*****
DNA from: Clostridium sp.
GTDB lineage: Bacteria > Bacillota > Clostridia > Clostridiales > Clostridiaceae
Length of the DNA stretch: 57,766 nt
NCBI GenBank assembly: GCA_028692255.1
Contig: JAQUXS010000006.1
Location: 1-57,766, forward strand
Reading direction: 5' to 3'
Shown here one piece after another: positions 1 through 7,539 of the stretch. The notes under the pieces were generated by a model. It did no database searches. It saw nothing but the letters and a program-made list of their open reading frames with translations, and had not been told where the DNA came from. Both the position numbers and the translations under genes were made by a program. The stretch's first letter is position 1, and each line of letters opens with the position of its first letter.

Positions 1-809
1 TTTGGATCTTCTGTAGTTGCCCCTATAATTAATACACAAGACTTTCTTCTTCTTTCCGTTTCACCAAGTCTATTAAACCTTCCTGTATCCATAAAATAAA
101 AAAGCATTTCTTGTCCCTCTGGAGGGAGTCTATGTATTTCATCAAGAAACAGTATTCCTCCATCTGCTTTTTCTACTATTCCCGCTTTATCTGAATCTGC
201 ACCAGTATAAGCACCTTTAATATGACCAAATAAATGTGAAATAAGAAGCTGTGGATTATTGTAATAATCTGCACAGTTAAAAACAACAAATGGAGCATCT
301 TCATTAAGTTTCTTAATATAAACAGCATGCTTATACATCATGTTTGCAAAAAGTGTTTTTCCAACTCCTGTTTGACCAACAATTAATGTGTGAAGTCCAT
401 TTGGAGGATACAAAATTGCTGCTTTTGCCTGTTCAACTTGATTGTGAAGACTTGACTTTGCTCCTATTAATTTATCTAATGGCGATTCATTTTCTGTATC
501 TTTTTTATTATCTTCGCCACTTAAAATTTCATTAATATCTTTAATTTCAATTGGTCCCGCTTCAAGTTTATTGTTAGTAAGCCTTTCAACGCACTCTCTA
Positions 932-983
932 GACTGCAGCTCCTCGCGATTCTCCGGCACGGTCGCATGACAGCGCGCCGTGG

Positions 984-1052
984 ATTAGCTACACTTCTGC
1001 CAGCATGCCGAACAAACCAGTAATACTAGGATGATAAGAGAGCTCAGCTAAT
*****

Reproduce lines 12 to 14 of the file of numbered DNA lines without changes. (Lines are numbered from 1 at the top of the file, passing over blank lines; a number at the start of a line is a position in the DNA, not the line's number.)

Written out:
201 ACCAGTATAAGCACCTTTAATATGACCAAATAAATGTGAAATAAGAAGCTGTGGATTATTGTAATAATCTGCACAGTTAAAAACAACAAATGGAGCATCT
301 TCATTAAGTTTCTTAATATAAACAGCATGCTTATACATCATGTTTGCAAAAAGTGTTTTTCCAACTCCTGTTTGACCAACAATTAATGTGTGAAGTCCAT
401 TTGGAGGATACAAAATTGCTGCTTTTGCCTGTTCAACTTGATTGTGAAGACTTGACTTTGCTCCTATTAATTTATCTAATGGCGATTCATTTTCTGTATC